Washington D.C.—On Monday, a federal district court permitted a class action lawsuit challenging harmful and unconstitutional conditions of confinement by Customs and Border Protection (CBP) to move forward.

In Jane Doe, et al. v. Johnson, et al., the court certified a class of plaintiffs to include: “All individuals who are now or in the future will be detained for one or more nights at a CBP facility within the Border Patrol’s Tucson Sector.” This class of thousands of present and future detainees includes traumatized asylum seekers and mothers with infants and small children who are held by CBP. The Tucson Sector covers most of Arizona, from the New Mexico state line to the Yuma County line.

The court denied the government’s attempts to dismiss the class representatives and their constitutional claims. It found that the two women representing the class were held by Border Patrol in the Tucson Sector when the lawsuit was filed in June 2015 and clearly had standing to bring this lawsuit. The court also determined that plaintiffs had set out sufficient facts in their Complaint to sustain their constitutional challenge to all of the harmful detention conditions. As a result, the case will proceed and CBP will have to publicly attempt to demonstrate that these conditions were proper and necessary.  

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The Council in the News

In an interview with Fox News host Sean Hannity on Donald Trump's immigration platform, Univison anchor Jorge Ramos cited data from the American Immigration Council's report "The Criminalization of Immigration in the United States" which notes that immigrants are less likely to commit crimes than the native-born population.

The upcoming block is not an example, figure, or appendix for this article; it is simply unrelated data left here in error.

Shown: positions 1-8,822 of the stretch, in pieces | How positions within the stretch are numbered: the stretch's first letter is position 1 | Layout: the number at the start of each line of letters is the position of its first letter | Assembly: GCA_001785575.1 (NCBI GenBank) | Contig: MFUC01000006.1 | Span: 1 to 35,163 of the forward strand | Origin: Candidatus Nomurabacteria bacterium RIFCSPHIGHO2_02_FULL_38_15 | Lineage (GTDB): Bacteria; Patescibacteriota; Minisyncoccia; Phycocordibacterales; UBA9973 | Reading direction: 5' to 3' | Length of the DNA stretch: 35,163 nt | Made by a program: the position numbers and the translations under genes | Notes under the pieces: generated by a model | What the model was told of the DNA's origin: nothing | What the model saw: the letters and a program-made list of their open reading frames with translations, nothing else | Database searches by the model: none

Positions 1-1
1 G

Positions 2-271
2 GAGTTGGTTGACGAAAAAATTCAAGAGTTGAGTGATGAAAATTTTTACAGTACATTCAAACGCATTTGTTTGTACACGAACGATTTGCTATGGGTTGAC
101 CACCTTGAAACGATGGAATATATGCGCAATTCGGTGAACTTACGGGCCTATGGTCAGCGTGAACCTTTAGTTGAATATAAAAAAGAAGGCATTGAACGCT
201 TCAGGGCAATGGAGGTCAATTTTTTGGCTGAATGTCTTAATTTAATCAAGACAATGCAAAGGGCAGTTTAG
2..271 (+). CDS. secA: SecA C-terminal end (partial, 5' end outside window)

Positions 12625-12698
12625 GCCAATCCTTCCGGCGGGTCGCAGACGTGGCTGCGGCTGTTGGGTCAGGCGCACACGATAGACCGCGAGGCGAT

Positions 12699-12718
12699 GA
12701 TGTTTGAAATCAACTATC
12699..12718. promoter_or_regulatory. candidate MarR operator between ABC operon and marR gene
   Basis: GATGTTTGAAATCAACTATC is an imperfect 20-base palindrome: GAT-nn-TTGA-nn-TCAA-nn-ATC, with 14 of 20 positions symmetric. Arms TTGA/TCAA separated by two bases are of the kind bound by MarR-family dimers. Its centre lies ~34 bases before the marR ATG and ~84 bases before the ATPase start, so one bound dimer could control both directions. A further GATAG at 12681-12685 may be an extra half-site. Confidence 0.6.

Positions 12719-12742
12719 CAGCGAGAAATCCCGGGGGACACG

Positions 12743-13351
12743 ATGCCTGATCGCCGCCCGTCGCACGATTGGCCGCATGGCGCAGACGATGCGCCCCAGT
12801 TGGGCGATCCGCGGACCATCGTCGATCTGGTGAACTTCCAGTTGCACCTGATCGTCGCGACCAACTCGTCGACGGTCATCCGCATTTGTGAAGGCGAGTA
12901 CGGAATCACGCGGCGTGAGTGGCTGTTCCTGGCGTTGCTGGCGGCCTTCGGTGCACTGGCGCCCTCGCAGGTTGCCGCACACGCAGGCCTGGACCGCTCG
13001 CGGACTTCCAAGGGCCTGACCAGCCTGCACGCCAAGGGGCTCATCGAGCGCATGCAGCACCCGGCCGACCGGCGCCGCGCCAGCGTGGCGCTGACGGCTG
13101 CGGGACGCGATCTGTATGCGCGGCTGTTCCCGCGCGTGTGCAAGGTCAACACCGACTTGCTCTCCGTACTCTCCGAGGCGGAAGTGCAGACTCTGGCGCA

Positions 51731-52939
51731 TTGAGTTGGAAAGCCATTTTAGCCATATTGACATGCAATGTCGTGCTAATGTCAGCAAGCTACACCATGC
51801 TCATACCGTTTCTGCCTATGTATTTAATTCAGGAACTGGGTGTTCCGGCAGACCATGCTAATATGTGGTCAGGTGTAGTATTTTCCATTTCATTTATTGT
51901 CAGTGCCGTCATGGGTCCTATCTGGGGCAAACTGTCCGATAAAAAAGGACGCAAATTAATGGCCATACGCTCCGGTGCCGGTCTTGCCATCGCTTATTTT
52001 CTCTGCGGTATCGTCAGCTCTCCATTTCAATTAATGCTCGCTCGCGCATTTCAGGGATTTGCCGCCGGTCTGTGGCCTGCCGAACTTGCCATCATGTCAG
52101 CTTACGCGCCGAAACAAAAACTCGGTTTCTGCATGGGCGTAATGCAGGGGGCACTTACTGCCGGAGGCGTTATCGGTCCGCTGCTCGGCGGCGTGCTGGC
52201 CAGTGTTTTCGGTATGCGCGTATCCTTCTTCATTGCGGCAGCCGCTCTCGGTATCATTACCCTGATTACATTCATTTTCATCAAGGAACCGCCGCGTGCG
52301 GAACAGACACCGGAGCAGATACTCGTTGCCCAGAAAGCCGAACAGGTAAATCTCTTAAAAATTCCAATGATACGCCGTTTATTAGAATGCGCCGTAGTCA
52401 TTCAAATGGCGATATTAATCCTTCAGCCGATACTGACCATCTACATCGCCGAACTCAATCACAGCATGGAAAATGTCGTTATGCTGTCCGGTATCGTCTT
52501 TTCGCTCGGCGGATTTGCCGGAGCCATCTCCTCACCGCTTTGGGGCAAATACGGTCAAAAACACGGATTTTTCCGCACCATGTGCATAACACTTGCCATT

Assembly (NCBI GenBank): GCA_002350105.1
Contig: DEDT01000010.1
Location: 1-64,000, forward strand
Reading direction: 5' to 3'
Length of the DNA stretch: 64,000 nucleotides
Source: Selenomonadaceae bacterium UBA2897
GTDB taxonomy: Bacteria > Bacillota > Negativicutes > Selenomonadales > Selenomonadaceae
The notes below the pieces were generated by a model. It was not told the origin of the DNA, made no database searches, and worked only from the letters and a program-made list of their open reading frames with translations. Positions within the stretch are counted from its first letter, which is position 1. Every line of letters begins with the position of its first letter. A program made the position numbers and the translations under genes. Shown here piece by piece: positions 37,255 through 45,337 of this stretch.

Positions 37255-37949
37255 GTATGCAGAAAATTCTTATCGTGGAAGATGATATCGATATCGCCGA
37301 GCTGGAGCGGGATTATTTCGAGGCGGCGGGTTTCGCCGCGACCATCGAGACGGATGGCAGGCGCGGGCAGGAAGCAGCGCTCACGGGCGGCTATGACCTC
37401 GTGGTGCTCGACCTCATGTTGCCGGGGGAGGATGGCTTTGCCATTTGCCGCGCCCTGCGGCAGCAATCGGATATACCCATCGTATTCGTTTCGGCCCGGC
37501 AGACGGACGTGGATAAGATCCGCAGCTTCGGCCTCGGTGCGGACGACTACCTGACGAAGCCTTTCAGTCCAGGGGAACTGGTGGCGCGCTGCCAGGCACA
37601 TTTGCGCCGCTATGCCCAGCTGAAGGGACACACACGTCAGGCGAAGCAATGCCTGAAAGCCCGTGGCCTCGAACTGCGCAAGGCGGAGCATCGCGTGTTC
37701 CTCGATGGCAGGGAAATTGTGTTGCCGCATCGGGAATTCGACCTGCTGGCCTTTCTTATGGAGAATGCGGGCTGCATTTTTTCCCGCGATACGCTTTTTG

Watch the exchange below:

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Examiner | 08/17/15

CNN cited the American Immigration Council's recent report The Criminalization of Immigration in the United States and by quoting Senior Researcher Walter Ewing in "Immigrants and crime: Crunching the numbers":

"'Government statistics on who is being removed from the country can be somewhat deceptive,' says Walter Ewing, a senior researcher for the American Immigration Council who helped author a report released this week that argues immigrants are less likely to be criminals than native-born U.S. citizens."

The article went on to point out figures from the Council’s recent report which dispells anti-immigrant rhetoric through facts, noting:

…the percentage of foreign-born men in the United States who are incarcerated (1.6%) is less than the percentage of U.S.-born men who are imprisoned (3.3%). And the reason they're behind bars is often tied to immigration offenses.”

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CNN | 07/08/15

Patrick Taurel, Legal Fellow and the American Immigration Council, provides an in-depth look into the implementation of President Obama’s executive order on immigration and the status of the Deferred Action for Childhood Arrivals (DACA) and Deferred Action for Parents of Americans and Lawful Permanent Residents (DAPA) programs.

Watch the C-Span segment below:

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C-Span | 02/09/15